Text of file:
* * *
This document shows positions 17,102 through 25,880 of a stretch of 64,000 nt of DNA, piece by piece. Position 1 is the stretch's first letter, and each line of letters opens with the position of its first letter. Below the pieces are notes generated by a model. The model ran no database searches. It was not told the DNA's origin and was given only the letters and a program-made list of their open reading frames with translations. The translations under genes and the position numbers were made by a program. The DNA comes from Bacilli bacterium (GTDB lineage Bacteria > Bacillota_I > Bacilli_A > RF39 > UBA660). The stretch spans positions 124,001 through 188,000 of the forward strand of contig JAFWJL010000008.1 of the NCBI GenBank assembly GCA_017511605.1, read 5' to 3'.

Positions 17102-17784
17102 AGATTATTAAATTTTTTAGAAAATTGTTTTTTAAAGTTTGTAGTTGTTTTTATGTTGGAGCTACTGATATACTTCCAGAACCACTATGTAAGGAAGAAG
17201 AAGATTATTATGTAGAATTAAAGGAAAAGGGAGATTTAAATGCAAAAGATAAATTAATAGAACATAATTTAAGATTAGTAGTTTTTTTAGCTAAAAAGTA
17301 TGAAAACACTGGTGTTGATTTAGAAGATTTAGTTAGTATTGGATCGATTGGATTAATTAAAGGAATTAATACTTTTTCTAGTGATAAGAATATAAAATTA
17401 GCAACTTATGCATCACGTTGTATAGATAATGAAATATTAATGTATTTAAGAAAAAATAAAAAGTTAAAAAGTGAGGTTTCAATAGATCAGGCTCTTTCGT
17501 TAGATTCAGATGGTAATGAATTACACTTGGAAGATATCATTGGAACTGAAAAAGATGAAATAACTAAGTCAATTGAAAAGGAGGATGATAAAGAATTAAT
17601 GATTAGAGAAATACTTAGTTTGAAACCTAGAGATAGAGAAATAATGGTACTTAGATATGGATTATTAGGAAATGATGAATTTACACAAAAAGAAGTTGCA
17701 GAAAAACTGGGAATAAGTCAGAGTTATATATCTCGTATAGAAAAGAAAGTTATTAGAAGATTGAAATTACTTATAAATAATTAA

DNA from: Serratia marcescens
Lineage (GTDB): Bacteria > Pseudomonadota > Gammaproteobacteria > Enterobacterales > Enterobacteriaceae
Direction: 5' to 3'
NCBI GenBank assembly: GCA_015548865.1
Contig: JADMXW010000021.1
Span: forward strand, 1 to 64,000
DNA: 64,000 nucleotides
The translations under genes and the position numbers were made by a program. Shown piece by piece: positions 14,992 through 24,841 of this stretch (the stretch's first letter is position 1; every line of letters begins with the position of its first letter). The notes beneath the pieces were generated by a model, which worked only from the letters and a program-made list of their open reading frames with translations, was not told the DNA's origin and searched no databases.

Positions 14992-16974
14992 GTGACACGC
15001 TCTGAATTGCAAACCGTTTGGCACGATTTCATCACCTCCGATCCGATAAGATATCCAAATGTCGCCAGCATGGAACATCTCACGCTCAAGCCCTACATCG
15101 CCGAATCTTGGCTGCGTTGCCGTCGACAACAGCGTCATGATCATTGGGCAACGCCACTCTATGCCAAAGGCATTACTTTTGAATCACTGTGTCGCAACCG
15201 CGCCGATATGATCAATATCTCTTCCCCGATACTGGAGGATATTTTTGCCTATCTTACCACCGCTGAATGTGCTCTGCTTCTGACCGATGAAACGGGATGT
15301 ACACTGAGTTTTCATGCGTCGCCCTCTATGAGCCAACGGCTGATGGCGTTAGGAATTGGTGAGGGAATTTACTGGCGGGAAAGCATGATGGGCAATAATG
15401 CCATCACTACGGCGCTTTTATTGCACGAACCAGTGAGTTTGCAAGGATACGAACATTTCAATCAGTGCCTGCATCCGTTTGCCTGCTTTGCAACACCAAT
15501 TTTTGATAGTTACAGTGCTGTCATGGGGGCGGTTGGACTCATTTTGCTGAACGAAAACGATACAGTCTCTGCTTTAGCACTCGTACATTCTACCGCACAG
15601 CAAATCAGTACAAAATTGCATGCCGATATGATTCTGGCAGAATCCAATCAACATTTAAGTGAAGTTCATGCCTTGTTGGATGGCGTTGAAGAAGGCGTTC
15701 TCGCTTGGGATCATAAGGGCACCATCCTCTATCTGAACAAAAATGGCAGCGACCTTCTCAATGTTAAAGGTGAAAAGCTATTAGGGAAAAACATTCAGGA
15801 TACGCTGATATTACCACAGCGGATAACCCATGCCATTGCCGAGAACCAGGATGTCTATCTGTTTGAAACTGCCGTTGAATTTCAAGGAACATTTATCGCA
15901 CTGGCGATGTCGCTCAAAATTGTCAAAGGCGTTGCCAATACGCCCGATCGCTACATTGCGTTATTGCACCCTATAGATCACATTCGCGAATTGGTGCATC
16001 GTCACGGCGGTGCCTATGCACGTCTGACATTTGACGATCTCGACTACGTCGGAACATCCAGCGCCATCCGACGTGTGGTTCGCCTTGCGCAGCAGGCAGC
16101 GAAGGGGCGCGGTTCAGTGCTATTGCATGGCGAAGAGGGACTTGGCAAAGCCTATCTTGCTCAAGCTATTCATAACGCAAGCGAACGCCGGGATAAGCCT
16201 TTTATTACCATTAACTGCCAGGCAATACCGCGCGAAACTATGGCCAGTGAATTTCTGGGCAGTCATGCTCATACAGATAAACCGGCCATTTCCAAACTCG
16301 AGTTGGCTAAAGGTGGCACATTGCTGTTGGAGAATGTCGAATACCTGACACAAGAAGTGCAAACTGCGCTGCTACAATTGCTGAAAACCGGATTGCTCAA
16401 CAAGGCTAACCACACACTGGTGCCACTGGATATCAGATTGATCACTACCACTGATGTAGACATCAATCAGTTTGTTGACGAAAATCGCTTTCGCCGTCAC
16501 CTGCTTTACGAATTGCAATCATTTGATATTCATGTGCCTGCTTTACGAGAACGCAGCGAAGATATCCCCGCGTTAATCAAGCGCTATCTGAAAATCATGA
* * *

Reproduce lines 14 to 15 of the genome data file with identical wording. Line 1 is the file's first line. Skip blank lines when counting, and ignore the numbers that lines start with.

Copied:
Contig: JADMXW010000021.1
Span: forward strand, 1 to 64,000